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Secret Pakistan: The Taliban and Pakistan—but what’s the secret?

BBC2's Secret Pakistan films reveal nothing new about conflicts in the region, says Geoff Brown

Issue No. 2274

So long as there are foreign forces in Afghanistan, there will be resistance and, sooner or later, the occupiers will be defeated. Everyone knows this is what is going to happen.

Everyone, that is, apart from the people behind Secret Pakistan.

The BBC has clearly put a lot of time and resources into these long films. Much is made of the “revelations” it claims to have discovered. But there is little new to be found from them.

After ten years of war, despite tens of billions of dollars of “aid”, the rotten government of Hamid Karzai is still a puppet that will collapse the moment Western support is withdrawn.

No surprise that the US government and its friends in Britain wants to blame someone else. Who better than the neighbouring Islamic Republic of Pakistan?

Isn’t it true that the ISI, Pakistan’s intelligence agency, has been supporting the Taliban since they helped to create it in the 1990s? Certainly—and it isn’t a secret.

Pakistan and India were created by British “divide and rule” 65 years ago. Pakistan has a million-strong army trained and equipped to fight India—which it has three times, always ending up defeated.

Earlier this month, the Indian government signed a major deal with Karzai. Hence Pakistan’s acquisition of nuclear weapons and its determination to have an ally “on its back door” when the Karzai regime goes.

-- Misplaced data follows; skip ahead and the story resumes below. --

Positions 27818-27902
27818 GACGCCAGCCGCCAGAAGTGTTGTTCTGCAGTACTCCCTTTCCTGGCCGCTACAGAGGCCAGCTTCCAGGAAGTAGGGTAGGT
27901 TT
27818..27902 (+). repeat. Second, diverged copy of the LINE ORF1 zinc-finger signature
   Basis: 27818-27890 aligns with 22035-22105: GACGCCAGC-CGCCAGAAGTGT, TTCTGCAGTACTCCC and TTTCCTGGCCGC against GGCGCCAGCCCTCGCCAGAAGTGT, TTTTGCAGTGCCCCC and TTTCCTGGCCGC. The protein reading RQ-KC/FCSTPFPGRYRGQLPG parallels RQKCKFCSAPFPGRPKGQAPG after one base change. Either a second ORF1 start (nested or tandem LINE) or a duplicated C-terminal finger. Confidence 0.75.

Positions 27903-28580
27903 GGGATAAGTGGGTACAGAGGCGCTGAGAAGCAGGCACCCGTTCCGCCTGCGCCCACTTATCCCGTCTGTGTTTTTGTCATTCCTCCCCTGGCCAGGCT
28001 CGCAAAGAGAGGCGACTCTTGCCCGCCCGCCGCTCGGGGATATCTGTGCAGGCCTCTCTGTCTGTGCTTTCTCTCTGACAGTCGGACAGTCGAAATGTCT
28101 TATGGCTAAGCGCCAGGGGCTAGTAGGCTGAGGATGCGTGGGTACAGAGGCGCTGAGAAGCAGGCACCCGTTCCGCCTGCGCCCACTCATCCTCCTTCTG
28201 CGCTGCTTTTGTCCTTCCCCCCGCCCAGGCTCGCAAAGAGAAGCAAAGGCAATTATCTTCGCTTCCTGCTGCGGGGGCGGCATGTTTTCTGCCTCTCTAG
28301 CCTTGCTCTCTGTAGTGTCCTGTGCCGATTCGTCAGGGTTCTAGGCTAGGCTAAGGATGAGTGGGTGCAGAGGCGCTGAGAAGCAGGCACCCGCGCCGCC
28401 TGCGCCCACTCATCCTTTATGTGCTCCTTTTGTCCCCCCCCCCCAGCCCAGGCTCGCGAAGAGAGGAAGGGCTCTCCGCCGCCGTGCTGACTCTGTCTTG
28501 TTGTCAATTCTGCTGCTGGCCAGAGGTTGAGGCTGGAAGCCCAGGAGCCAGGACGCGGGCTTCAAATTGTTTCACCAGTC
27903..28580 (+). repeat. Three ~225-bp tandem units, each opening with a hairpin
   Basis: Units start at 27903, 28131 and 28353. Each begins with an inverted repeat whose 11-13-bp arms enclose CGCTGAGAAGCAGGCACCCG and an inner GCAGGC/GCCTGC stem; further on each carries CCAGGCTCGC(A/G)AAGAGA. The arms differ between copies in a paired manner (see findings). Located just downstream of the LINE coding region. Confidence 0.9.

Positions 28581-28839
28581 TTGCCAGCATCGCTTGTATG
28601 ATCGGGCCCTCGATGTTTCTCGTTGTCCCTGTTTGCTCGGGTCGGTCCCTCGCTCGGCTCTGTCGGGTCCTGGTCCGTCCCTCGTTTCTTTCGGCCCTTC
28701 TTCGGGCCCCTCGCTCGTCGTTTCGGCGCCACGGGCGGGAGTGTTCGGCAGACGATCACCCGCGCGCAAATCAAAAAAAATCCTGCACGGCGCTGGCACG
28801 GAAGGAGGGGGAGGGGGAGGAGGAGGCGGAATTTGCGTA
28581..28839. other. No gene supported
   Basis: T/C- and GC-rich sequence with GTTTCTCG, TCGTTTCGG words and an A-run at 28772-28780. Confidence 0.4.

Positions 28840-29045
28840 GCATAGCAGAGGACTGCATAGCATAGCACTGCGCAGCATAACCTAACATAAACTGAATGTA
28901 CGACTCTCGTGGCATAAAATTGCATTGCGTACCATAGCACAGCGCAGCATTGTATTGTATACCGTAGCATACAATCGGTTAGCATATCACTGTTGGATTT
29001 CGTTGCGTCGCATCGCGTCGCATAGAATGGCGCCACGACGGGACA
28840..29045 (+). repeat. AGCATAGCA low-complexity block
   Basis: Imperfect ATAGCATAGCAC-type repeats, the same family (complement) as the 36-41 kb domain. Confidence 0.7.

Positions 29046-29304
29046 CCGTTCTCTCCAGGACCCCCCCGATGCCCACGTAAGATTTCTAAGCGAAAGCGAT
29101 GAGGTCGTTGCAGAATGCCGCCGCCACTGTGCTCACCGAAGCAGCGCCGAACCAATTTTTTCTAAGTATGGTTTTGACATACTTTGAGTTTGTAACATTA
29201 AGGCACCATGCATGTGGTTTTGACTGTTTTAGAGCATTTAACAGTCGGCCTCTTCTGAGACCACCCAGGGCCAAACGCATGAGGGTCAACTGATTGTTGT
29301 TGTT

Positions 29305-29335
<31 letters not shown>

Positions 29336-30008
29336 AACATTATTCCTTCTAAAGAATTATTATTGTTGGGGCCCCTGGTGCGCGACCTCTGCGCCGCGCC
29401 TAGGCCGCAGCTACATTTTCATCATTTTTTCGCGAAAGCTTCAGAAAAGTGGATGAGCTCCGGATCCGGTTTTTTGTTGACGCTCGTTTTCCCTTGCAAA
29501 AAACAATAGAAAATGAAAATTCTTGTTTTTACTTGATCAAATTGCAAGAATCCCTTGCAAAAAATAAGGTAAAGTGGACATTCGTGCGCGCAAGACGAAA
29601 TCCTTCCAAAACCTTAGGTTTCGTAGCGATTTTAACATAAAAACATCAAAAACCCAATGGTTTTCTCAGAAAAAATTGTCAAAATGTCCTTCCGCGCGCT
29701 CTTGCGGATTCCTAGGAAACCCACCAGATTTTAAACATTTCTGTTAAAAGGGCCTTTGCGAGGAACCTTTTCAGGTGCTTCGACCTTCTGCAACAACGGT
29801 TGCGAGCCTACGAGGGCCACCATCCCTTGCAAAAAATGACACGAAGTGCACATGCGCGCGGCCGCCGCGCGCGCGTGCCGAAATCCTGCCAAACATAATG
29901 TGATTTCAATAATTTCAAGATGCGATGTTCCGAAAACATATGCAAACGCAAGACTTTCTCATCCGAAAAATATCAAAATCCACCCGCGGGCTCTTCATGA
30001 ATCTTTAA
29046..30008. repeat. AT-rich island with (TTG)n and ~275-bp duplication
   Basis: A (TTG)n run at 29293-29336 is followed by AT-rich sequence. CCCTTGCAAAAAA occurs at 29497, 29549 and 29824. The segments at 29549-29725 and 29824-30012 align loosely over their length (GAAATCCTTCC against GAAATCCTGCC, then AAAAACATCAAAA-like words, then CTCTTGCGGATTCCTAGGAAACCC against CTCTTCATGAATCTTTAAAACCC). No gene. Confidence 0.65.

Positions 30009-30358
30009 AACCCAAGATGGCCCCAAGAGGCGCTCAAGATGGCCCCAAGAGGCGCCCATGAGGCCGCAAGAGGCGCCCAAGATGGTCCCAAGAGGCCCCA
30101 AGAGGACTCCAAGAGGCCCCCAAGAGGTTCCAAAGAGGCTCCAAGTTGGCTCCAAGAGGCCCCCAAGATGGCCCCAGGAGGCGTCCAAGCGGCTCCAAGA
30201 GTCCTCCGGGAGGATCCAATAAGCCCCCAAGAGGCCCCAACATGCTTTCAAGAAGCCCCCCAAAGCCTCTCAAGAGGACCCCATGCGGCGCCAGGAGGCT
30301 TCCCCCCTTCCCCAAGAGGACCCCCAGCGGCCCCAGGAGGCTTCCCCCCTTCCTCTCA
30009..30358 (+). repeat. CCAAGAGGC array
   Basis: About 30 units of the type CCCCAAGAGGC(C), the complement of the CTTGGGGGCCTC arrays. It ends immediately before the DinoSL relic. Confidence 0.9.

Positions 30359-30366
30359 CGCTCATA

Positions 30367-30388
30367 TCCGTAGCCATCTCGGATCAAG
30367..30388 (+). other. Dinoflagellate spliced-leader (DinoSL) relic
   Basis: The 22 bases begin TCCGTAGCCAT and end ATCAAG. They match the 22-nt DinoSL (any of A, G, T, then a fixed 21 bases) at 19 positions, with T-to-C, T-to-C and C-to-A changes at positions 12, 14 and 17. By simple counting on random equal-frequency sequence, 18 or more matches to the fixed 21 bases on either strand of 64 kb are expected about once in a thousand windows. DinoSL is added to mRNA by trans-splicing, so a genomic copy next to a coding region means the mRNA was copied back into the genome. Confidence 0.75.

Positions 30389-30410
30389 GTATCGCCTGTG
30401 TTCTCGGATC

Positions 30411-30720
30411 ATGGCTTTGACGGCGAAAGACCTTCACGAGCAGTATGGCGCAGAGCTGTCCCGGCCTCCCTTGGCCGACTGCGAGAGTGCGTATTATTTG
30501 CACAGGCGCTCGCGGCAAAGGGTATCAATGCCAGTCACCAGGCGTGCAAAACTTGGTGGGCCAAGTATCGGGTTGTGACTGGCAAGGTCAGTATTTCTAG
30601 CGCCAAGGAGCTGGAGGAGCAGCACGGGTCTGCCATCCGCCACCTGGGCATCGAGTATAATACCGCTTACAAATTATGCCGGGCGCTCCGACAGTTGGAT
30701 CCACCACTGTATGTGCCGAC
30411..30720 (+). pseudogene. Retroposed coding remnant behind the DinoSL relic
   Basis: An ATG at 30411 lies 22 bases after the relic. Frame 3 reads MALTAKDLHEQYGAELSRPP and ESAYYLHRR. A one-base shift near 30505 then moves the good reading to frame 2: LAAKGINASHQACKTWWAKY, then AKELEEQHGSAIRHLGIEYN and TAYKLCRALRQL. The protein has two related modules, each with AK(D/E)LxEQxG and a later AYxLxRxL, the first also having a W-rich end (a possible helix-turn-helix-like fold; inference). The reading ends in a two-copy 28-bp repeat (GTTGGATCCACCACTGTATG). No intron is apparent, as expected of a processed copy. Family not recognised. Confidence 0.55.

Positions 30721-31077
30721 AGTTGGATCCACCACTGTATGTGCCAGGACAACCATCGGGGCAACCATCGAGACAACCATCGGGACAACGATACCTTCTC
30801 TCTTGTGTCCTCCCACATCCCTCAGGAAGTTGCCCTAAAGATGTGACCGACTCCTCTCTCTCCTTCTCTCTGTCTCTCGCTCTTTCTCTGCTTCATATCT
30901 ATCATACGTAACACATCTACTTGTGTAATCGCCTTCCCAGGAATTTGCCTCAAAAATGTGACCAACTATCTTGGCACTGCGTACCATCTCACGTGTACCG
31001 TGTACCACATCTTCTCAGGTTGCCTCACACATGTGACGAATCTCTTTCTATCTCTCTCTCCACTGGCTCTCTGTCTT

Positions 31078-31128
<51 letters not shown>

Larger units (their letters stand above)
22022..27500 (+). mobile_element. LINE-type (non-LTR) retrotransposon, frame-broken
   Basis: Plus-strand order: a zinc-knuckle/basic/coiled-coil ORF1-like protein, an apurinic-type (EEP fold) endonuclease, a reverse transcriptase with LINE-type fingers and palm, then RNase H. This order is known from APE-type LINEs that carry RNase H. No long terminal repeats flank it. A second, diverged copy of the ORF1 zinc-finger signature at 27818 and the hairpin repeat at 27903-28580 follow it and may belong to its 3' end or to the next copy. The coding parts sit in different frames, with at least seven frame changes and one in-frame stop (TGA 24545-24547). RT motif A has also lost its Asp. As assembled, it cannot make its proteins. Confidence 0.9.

Unfortunately this documentary isn’t interested in helping us to understand any of this.

Instead, we get lots of talking heads giving us a disjointed history of the efforts to capture Osama Bin Laden and the fight against the Taliban insurgency, padded out with fancy photography. The message is simply that Pakistan has lied and lied.

There also seems to be an underlying prejudice to the documentaries. Pakistanis are shown as the “other”, who don’t follow the rules as we do in the West.

It reflects the ruling class narrative of the US and Britain fighting “the good war against terrorism”, but being hampered in their good intentions by the “disloyal” Pakistan state.

We need to know more about Pakistan, its corrupt ruling class and the consequences of their rule—extreme poverty and inequality, ecological disaster, the rise of Islamic militancy and much else. Unfortunately, Secret Pakistan is useless for this.

Secret Pakistan


Part one shown 9pm, Wednesday 26 October

Also available online at

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Article information

Tue 18 Oct 2011, 18:59 BST
Issue No. 2274
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